Battle of Pul-i-Sanghin, 1511

The battle of Pul-i-Sanghin or Abdara (1511) was the first victory won by Babur early in the campaign that led to his third and final occupation of Samarkand. Babur had lost control of Samarkand and his original kingdom of Fergana to the Uzbek conqueror Shaibani, and while Shaibani lived there was little or now chance of Babur regaining his homeland.

In 1509 Shaibani became involved in a war with Shah Isma'il of Persia, and in December 1510 he was killed at the battle of Merv. With the great Uzbek leader gone many of his Mongol troops left the Uzbek army, and rebels broke out across his former empire. Babur, who since 1504 had been ruler of Kabul, eagerly responded to a call for help from Mirza Khan, and crossed the mountains to Kunduz. His next target was Hisar (modern Hisor), further to the north.

A first expedition to Hisar had to be abandoned when Babur ran into strong Uzbek forces, but on his return to Kunduz Babur found a party of Persians who were returning his elder sister, the widowed former wife of Shaibani. Babur sent Mirza Khan to ask for help from Persia, and then advanced back towards Hisar. This time he camped on the southern banks of the Surkh-ab River (now the Vakhsh, one of the main rivers of Tajikistan), at the Pul-i-sangin (stone-bridge). The Uzbek sultans (key amongst them Hamza Sultan, Mahdi Sultan and Timur Sultan) camped on the far side of the river and both sides then waited for reinforcements.

After about a month Babur had still not received strong reinforcements, although Mirza Khan did rejoin the army, certainly with news of the new Persian alliance, and possible with some Persian troops. The Uzbeks either received reinforcements of their own, or decided that Babur was weak enough to attack, and one morning swam across the river below the bridge. Babur was informed of this at the time for afternoon prayers, and decided to retreat into the mountains. After an over-night march the army reached Abdara at about midday. Babur and his senior commanders decided to make a stand there, taking advantage of a strong position on a hill top.

When the Uzbeks arrived on the scene Timur Sultan decided to take possession of a second hill to the left of Babur's position. Babur responded by sending Mirza Khan to defend this hill. This position on Babur's left would see the only fighting during the battle - Babur's own position was too strong, and the Uzbeks were unwilling to risk an attack on it.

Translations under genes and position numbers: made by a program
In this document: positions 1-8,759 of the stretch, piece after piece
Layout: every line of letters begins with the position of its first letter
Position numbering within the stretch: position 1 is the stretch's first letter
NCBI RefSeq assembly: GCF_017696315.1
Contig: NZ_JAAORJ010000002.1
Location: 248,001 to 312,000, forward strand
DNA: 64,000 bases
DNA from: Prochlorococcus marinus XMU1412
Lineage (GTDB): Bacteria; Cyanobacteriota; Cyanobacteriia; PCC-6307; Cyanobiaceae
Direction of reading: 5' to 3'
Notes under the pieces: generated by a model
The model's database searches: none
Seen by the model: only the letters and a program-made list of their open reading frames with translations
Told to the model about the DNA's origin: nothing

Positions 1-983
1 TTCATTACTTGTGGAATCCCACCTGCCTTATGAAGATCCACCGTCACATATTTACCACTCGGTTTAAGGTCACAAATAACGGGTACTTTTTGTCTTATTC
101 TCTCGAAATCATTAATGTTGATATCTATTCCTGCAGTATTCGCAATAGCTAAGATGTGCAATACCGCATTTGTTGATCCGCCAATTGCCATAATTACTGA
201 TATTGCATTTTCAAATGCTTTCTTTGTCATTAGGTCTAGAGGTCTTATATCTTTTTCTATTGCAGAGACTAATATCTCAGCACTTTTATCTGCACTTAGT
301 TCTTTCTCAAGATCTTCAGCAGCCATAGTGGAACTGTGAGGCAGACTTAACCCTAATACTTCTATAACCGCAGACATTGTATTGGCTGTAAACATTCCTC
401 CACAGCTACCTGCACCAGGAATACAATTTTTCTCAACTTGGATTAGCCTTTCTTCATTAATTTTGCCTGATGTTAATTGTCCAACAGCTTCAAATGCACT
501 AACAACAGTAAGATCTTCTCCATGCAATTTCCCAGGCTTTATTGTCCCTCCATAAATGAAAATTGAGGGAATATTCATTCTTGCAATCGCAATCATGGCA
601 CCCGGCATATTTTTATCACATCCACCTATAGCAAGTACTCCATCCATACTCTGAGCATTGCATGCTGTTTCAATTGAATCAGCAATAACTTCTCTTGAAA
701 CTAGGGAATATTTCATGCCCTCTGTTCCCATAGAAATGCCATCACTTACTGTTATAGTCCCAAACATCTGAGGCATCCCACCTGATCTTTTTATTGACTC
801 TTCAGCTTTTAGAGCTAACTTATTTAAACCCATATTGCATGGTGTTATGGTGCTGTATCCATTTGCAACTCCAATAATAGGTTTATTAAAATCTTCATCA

At first the fighting on the left went well for Timur Sultan. Most of Mirza Khan's men were forced back, and he was in danger himself. At this point reinforcements arrived, from a detachment by the future historian Mirza Haidar (author of the Tarik-i-Rashidi). These reinforcements restored the situation, and the battle on the left continued for the rest of the day.

Towards evening the Uzbeks realised that with no fresh water available at the base of the hill they would have to retire. As the troops facing Babur's main position began to withdraw his men charged down the hill. For the moment the Uzbek centre held its ground, but the fighting in the centre discouraged the troops facing Mirza Khan. They attempted to withdraw, but this retreat turned into a rout. This in turn spread to the Uzbek centre and soon the entire army was in retreat.

Although Timur Sultan escaped, Hamza and Mahdi were less fortunate. They were captured and immediately executed as traitors, having served Babur in the past. The defeated Uzbek army was pursued as far as the borders of Hisar province. Babur then advanced to Hisar, where he was joined by reinforcements that gave him 60,000 men.

Most of the remaining Uzbek Sultans were in Samarkand, to the north-west of Hisar, while Ubaid Ullah Khan, who should have been defending Bokhara, instead attempted to defend Qarshi (west of Hisar, south-west of Samarkand). Instead of attacking Qarshi Babur advanced one day beyond it, towards Bokhara. This forced Ubaid Ullah to abandon the fortress and attempt to reach Bokhara, but a vigorous pursuit prevented him from doing this. Bokhara fell to Babur without a struggle. When news of this defeat reached the Uzbek leaders in Samarkand they fled into Turkistan.

In mid October 1511 Babur entered the city in triumph, and became its ruler for the third and final time. His triumph would be short-lived. In order to gain Persian support Babur had agreed to try and impose Shah Isma'il's Shi'a beliefs on the Sunni inhabitants of Samarkand. This lost Babur the support of his new subjects, and meant that when the Uzbeks returned to the attack in 1512 Babur would be outnumbered. Defeat would follow, at Kul-i-Malik

How to cite this article: Rickard, J (28 April 2010), Battle of Pul-i-Sanghin, 1511 , http://www.historyofwar.org/articles/battles_pul-i-sanghin.html

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